Simple 🙂 Ti will either analyze the self as an abiotic object (as a ‘thing’), or it will analyze the definition of the person’s cognitive-agency provided to it by Fe (Je).

    This baton pass can vary in a lot of ways, but to give a very simple example, if a certain Fe user had the notion that “you are what you do” (i.e. an agent’s nature is contingent on their causalities), then the Ti part of the oscillation will analyze the whole set of things the self has done, and apply an essentialist definitional process to the self [as this thing], in order to arrive at a definition of what the self is, based on the causality-contingent premises provided by Fe.

    It then may conclude, “I’m a funny person” if the analysis of all the data consolidates into an object-property of “funny.” But y’see, Ti applied this essentialist analysis from a kind of beside-itself viewpoint. It treated itself in third-person, and deduced things about itself by using an object-relations (Fe) approach to people, including itself (as one person). This is different from the first-person biotic approach that Fi takes with subjects (including itself).

    The Fi approach doesn’t have to take recourse in Je to give it a definition of its cognitive-agency. Instead, it sources the essential attributes of the self by evaluating how the self has intrinsic properties to it, that are non-contingent and irreducible. This capacity to automatically register intrinsic properties, from the first-person, is what lead to the belief in “Fi essence” — and the resulting behavioral cascade of values that serve to protect that essence.

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    Supah Protist
    Participant
    • Type: SeTi
    • Development: ll-l
    • Attitude: Directive

    I’m still a bit confused. I don’t see how the self can be abiotic. “A funny person” is still a person and this biotic. Perhaps if Ti said “We’re all bags of water and electricity” or “We’re all stardust” that would be more abiotic? Maybe I just answered my own question? “I’m a funny person” in the way you described seems like it may be an example of FePi since it’s examining past trends.

    Auburn
    Keymaster
    • Type: TiNe
    • Development: l--l
    • Attitude: Adaptive

    I’m still a bit confused. I don’t see how the self can be abiotic. “A funny person” is still a person and this biotic.

    It may be only in word but not in experience — depending on the context. The word “person” can be an object too.

    To give an example, across history, people have treated other people as inhuman. A slave may have been thought of as an object, rather than an agent. A CEO may see his employees as chess pieces, rather than as agents. The issue isn’t literally about whether the [object] in question happens to be a biological-organism or not, but whether or not it is treated and seen as one.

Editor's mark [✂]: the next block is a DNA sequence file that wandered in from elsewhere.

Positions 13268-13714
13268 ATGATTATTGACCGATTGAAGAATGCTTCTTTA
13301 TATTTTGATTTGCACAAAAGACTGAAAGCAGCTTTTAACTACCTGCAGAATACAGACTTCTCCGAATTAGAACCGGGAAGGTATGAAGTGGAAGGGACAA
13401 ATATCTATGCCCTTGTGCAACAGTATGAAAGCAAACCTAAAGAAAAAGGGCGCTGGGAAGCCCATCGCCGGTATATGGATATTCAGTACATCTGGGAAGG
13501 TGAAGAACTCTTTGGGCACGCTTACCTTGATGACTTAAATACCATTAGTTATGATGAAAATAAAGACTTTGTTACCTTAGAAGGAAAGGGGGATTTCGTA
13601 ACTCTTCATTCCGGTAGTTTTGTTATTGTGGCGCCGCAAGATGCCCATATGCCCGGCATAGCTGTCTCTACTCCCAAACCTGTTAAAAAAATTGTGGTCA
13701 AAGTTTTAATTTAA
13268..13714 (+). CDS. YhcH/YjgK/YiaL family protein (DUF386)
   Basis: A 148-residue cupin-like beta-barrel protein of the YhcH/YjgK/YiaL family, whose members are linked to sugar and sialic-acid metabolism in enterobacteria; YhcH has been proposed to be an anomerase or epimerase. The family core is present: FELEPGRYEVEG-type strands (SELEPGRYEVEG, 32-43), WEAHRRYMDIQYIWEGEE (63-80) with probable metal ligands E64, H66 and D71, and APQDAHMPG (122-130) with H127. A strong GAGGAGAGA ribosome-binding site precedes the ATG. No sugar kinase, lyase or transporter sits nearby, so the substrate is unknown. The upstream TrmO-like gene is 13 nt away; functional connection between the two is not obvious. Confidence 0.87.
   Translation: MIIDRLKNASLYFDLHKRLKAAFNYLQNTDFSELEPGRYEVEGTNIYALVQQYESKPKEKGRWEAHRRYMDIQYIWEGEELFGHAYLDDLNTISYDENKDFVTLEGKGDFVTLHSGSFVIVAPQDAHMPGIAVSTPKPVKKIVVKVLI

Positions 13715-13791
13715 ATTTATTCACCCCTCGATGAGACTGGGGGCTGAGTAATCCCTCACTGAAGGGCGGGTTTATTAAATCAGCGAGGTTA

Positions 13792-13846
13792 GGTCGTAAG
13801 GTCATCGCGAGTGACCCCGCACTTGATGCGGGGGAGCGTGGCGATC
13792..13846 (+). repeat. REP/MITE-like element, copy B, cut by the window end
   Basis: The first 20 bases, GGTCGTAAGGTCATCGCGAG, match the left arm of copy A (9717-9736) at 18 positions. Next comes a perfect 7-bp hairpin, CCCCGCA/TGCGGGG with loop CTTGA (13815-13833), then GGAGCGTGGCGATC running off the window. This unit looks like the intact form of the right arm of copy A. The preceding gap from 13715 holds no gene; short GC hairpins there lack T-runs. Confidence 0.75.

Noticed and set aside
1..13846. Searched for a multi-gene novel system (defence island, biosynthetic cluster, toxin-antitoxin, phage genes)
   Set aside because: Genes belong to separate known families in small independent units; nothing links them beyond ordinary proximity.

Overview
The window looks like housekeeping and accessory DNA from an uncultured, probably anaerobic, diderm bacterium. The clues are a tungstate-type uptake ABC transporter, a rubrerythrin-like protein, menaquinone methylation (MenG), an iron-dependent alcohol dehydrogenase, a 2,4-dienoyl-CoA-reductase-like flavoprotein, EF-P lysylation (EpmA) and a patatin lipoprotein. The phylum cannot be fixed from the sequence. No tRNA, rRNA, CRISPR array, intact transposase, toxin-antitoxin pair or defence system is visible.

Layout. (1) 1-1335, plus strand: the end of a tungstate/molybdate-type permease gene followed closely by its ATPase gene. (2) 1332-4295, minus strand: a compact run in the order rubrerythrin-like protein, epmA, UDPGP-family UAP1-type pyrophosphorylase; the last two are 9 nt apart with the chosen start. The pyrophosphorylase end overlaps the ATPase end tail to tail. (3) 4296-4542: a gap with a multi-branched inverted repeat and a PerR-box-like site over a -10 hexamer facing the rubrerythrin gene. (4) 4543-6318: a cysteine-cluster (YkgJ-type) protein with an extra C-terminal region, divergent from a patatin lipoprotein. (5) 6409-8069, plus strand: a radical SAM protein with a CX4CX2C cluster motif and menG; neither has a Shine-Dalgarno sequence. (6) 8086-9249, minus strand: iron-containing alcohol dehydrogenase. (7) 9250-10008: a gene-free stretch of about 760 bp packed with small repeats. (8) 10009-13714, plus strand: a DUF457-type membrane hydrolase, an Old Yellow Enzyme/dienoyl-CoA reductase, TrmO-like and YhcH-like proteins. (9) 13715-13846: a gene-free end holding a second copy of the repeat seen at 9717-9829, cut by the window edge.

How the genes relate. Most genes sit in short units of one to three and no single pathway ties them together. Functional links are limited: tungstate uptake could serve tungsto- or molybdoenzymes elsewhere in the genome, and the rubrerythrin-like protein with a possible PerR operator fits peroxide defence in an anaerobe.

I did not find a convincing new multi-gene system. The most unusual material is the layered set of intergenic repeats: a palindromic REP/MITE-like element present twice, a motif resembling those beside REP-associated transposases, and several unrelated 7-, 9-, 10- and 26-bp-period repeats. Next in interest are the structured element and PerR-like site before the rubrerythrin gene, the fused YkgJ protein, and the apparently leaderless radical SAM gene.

(This is why the category of F as registration of cognitive agents is more correct than ‘biotic’. There are non-biological agents (i.e. A.G.I.) that we will have to contend with eventually.)

    It may be more useful to think of this all from a phenomenological perspective. The experience of something as a willed-being, an agent, is not reducible, just like red cannot be described as anything else but what it is. The visceral registration of an agent’s willed reality is the same way. That attribute is given to an object [“person”] from within the phenomenology of the observer. The same object [“person”] may or may not be given that attribute, depending on what the observer sees. The attribute of cognitive-agency is something that F assigns to things, and it’s not literally contingent on the object being in-itself organic or inorganic.

    For example, we sometimes don’t think of chicken or beef through this phenomenology, and sometimes we do. Someone might give the attribute of will and agency to chicken and meat, while others don’t. In excluding them from the cognitive category, we are removed from the ethical dilemma. In ascribing that ‘a priori’ category to them, ethical dilemmas come to the fore.

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    Supah Protist
    Participant
    • Type: SeTi
    • Development: ll-l
    • Attitude: Directive

    I don’t think people can withhold recognition of agency from their perceptions of biotic systems and still interface with that system successfully. Slave owners may have treated and seen their slaves inhumanely, but they certainly treated and saw them as willed agents with agendas, intentions or desires. You wouldn’t punish a shovel if it wasn’t working properly, you only do that with things that don’t want to experience pain.  CEO’s can’t treat their employees like objects and serve the company. Objects don’t want to earn a living or have insurance because they don’t want anything.  I don’t think anyone regards livestock as objects in the way you described either. You don’t need to think a cow doesn’t have any needs in order to kill and eat it.

    To treat an animal as an object means to treat it as if it has no needs; which fails in practice. You cannot successfully interact with any living system in any context without acknowledging its needs.

    sekundaer
    Participant
    • Type: TiNe
    • Development: l-l-
    • Attitude: Adaptive